When it comes to your child's academic performance, whose job is it? Yours or his? You may be surprised by the answer!
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Most teenagers in a recent study indicated that they want to spend more time with their families and are grateful when their mothers/fathers care enough to make the effort. However, from a parent's view point, the effort is frequently met with a cold shoulder, blank look or the ever ready "shrug of the shoulder."
Here are a few "starting" suggestions to get your teen to listen to you:
Think like adolescents. When I do workshops with adolescents, I ask if they can talk to their moms and dads. Most groan and roll their eyes. I ask them to list their reasons. Here is one list, exactly as they wrote it:
- They try to make us learn from their mistakes, instead of letting us learn from our own.
- They keep bringing up the past.
- If we open up, they will interrupt us and preach.
Whether moms and dads actually do any of these does not matter as much as the fact that many adolescents believe their parents will — so they don’t risk opening up.
Listen to the small stuff. This tests whether adolescents can trust us with the big stuff. Put down what you are doing and give your full attention. Really listen and, at least, nod your head. Then — this is the important thing most of us don’t do — summarize what they told you and how you think they might feel. Do not give advice or ask, "How does that make you feel?" People usually think, "Well if you’d been listening, it would be obvious!" In words that are authentic to you, say something like, "You sound (feeling) because (summarize what) happened."
If they think you don’t understand, they’ll clam up. If you show you are trying to understand but are off-base, they’ll often clarify by sharing more. If you are on the money, they’ll usually keep talking.
Now comes the tricky part. When adolescents open up, they may tell us things we don’t want to hear. We often shut down communication by getting upset, telling them what to do, or minimizing their issues by saying, "It’s not a big deal. Don’t let it get to you. Let it go." It sounds so wise, but to adolescents their issues ARE a big deal and they don’t have much experience in "letting go." Parents, we must realize that if we invite our kids to open up, we have to be ready to handle whatever comes out — and learn how to bite our tongues and not jump in. So what can we do?
The #1 most important skill all moms and dads need to learn is how to ask helpful questions. I’m not talking about fact-finding questions that "grill" adolescents, but questions that "put the ball in the youngster’s court" and help kids think for themselves. Here is an example:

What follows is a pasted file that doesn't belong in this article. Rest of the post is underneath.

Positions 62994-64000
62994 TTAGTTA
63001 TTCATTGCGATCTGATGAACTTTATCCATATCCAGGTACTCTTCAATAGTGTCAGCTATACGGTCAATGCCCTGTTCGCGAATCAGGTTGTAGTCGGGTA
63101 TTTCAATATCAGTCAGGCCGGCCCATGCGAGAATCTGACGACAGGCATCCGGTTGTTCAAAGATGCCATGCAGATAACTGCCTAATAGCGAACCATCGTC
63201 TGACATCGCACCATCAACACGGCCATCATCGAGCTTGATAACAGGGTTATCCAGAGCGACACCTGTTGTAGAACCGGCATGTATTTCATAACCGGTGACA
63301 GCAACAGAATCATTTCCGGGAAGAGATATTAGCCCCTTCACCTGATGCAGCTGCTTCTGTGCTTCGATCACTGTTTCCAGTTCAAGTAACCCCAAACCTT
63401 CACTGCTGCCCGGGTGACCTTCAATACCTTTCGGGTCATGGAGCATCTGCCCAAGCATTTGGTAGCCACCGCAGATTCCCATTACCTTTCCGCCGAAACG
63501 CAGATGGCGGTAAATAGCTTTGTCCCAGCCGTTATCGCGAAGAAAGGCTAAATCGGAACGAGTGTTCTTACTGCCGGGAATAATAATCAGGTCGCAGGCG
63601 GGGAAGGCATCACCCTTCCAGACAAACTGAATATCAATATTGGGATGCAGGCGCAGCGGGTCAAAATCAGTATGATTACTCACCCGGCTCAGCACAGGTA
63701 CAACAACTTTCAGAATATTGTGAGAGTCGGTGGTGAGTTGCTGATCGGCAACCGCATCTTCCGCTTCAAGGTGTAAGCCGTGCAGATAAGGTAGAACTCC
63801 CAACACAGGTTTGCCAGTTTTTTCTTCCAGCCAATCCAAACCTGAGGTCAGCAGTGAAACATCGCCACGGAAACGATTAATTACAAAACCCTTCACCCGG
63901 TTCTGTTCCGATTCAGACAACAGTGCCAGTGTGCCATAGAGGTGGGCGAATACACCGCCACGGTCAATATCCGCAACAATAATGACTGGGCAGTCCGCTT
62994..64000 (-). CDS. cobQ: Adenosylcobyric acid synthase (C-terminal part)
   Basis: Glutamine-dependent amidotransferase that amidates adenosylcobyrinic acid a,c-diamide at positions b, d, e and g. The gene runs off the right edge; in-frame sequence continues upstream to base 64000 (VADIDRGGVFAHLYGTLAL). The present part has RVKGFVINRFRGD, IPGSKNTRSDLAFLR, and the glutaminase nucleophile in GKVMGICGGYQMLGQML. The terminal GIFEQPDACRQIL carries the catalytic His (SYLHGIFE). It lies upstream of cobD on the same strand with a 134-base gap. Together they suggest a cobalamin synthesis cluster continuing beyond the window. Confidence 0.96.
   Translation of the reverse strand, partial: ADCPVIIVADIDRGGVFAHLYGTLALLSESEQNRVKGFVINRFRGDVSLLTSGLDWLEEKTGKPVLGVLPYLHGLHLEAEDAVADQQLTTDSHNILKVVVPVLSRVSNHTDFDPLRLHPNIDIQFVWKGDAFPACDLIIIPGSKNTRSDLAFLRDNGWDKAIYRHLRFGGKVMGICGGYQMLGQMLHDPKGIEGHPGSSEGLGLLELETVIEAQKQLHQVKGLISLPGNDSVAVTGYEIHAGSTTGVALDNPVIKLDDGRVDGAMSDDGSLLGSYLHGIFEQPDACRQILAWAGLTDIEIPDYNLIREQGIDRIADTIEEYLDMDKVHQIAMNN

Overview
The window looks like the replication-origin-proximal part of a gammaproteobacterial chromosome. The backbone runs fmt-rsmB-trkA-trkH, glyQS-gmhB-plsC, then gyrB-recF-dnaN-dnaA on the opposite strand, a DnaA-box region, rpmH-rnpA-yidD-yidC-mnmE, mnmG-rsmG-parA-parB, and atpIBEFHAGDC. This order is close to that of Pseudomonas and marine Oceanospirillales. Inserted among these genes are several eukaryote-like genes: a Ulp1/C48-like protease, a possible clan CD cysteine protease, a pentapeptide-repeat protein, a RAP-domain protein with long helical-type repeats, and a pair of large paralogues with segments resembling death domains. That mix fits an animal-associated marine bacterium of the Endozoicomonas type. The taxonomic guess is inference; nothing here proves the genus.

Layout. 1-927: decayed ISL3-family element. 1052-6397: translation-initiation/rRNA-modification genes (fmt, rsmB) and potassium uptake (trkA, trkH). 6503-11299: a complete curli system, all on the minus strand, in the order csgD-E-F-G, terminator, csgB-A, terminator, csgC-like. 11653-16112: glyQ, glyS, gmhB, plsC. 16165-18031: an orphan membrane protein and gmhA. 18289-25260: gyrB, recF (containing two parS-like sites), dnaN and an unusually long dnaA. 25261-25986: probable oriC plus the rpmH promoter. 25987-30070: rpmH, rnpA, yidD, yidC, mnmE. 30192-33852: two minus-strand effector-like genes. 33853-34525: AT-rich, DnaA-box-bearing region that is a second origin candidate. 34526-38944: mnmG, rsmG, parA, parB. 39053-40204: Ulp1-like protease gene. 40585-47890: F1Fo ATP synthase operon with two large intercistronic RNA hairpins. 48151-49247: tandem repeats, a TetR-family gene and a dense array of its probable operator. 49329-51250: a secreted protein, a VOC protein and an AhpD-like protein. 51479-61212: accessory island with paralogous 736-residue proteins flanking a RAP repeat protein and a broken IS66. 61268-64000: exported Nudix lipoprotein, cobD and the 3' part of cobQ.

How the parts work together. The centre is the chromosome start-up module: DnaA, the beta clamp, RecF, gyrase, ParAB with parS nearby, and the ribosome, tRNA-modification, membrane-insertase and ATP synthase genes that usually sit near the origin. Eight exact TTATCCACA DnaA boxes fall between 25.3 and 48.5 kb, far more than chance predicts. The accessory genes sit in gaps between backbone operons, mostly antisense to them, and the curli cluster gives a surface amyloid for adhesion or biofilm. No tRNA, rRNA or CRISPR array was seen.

Teen says: "Joey is such a jerk!"
Typical response: "That’s not nice!"
Effective response: "Wow, you sound mad at Joey. What did he do?"
Teen says: "He called me a _____ in front of my friends!"
Typical response: "Well don’t let it bother you."
Effective response: "Jeez, that was hurtful and humiliating! What did you do?"
Now LISTEN – without judging. Decide if he needs to (a) just blow off steam or (b) find a solution. If (b), ask "So what can you do?" Listen to your youngster’s ideas, ask "what would happen if you did that?" and let them decide what to try. If they suggest an unhelpful idea, keep asking, "Then what would happen?" or a leading question that helps them think long-term.
Remember three important points: (1) The quality of the youngster’s solution is not as important as the process by which the youngster reached it. (2) The only way kids will learn to solve their own problems is with practice. Moms and dads can be supportive and helpful by guiding their kids/adolescents through this process without taking over. (3) Some people are internal problem solvers. Encourage them to write down their feelings and ideas.
More tips to get adolescents to listen—
- Make a list of all of the things that your teen gets to do such as talk on the phone, spend time with friends, attend sports, go shopping, play video games, drive the car, etc.
- Make a list of all of the things that you expect from your teen such as chores, homework, attending school, being respectful, honest, and dependable.
- Make a chart with both the privileges and the expectations listed with a place for every day of the week for an entire month.
- Let your teen know that for every expectation they ignore, they will lose a privilege. You have to follow through with what you tell them. You cannot back down. Make sure your lists are correct so that they cannot manipulate you.